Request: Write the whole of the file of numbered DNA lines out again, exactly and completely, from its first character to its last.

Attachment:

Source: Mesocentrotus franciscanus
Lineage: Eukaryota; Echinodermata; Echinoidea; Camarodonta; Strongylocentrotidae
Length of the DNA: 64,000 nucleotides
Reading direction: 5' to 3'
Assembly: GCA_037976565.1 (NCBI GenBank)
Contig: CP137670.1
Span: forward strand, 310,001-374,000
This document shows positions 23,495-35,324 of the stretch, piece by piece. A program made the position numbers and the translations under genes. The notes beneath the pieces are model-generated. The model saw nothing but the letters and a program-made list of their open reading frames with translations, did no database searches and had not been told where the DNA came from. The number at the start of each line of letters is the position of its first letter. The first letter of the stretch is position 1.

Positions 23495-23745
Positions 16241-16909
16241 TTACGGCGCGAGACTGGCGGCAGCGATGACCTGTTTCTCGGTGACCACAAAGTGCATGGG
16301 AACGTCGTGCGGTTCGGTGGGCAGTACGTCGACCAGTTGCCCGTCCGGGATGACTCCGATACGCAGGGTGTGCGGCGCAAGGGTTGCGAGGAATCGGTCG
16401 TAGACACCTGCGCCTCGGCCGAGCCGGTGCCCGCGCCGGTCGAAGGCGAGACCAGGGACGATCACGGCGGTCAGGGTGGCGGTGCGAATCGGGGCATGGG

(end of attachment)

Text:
Source: Mesocentrotus franciscanus
Lineage: Eukaryota; Echinodermata; Echinoidea; Camarodonta; Strongylocentrotidae
Length of the DNA: 64,000 nucleotides
Reading direction: 5' to 3'
Assembly: GCA_037976565.1 (NCBI GenBank)
Contig: CP137670.1
Span: forward strand, 310,001-374,000
This document shows positions 23,495-35,324 of the stretch, piece by piece. A program made the position numbers and the translations under genes. The notes beneath the pieces are model-generated. The model saw nothing but the letters and a program-made list of their open reading frames with translations, did no database searches and had not been told where the DNA came from. The number at the start of each line of letters is the position of its first letter. The first letter of the stretch is position 1.

Positions 23495-23745
Positions 16241-16909
16241 TTACGGCGCGAGACTGGCGGCAGCGATGACCTGTTTCTCGGTGACCACAAAGTGCATGGG
16301 AACGTCGTGCGGTTCGGTGGGCAGTACGTCGACCAGTTGCCCGTCCGGGATGACTCCGATACGCAGGGTGTGCGGCGCAAGGGTTGCGAGGAATCGGTCG
16401 TAGACACCTGCGCCTCGGCCGAGCCGGTGCCCGCGCCGGTCGAAGGCGAGACCAGGGACGATCACGGCGGTCAGGGTGGCGGTGCGAATCGGGGCATGGG